Tuesday, April 18, 2017

Mitochondrial DNA and Cancer

A new study done at the University of Alabama tested 57 forms of colorectal cancer and found that mitochondrial DNA is connected to the development of colon and rectal cancer. The study found that cancer cells from the colon and rectum had more mitochondrial within the nucleus, suggesting the mitochondrial DNA can migrate from the mitochondria and insert itself into the human genome. In humans, the YME1L1 gene inhibits mitochondrial DNA from inserting itself into the human genome. Of the 57 colorectal cancer forms tested, 9 of them showed mutations in the YME1L1 gene. Upon testing other cancers as well, there were also mutations in the YME1L1 gene. It is still unknown as to what exactly causes cancer to develop after the migration of mitochondrial DNA, but in the future by monitoring the amount of mitochondrial DNA in the human genome the progression of cancer can be tracked better, detected earlier, and risk assessed easier.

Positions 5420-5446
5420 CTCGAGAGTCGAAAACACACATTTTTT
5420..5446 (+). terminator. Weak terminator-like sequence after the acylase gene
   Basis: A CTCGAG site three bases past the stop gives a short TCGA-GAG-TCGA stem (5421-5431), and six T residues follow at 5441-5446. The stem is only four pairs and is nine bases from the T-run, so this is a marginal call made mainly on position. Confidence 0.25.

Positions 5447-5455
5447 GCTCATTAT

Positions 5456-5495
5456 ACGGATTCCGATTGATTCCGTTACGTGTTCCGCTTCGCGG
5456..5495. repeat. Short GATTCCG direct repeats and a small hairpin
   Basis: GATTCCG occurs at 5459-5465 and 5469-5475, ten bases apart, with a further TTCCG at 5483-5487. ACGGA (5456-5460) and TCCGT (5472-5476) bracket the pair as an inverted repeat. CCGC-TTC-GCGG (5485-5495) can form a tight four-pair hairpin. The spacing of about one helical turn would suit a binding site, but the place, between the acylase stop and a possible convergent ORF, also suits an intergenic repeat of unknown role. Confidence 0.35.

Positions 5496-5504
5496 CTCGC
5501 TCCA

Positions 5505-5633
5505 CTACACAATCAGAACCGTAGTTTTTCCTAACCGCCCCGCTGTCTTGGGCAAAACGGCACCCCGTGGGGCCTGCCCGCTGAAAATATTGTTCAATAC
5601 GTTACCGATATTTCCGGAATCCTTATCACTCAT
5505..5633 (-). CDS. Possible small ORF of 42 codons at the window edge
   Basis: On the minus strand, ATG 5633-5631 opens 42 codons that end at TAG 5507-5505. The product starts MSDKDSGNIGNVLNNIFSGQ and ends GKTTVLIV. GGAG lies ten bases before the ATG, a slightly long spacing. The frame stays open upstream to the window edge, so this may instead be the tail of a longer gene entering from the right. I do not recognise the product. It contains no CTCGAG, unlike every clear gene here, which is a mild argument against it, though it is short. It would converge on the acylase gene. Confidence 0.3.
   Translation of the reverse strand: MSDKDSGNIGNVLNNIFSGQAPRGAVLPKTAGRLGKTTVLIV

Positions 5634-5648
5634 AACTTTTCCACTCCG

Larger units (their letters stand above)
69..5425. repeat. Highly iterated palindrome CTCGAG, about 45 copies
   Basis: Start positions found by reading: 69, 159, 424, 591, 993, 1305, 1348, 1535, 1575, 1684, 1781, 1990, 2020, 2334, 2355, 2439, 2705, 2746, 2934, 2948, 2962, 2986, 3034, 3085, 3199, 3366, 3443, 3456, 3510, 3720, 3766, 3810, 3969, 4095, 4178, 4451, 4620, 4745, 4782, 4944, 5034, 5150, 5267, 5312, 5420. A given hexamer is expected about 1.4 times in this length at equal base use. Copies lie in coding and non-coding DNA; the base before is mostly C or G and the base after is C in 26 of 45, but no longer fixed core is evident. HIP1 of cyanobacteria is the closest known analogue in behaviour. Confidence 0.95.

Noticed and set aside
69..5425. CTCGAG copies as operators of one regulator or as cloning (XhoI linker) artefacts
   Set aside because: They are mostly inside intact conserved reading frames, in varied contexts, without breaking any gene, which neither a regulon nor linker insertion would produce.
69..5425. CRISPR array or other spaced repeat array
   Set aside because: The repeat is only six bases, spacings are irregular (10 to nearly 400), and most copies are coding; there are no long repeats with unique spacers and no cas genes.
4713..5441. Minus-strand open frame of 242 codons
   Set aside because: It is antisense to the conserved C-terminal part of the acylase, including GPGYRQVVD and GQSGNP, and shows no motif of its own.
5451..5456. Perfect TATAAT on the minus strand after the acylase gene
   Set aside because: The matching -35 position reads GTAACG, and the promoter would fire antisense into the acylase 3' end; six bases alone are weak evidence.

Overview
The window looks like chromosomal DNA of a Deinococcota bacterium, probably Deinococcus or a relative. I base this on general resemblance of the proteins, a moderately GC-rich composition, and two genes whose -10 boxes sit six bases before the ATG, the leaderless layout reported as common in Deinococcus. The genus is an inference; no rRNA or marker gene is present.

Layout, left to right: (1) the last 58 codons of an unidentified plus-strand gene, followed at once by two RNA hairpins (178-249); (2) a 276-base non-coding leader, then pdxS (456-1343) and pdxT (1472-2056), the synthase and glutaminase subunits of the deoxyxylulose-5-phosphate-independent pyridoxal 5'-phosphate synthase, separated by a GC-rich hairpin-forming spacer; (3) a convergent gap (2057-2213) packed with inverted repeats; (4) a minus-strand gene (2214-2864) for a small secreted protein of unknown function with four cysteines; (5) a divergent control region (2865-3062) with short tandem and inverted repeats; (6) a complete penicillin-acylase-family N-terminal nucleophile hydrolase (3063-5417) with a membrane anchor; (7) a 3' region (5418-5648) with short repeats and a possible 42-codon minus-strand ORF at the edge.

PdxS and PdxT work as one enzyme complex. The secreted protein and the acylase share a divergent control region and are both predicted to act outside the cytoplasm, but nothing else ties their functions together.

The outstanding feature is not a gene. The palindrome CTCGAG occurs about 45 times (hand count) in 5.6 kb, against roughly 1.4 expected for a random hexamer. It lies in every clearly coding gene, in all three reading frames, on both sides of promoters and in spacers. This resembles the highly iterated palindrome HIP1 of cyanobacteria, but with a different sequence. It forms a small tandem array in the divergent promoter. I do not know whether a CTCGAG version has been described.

1 comment:

  1. The cure for cancer has be in the process for decades, and with a very long way to go, the discovery of cancer cells developing after the migration of mitochondrial DNA is a step in the right direction. In order for a cure to be found, all the ways cancer cells can form must be identified. With more funding and research done on the mutation of the YME1L1 gene in colorectal cancer cells, a preventative technique may discovered to stop these cells from forming before it becomes a larger problem.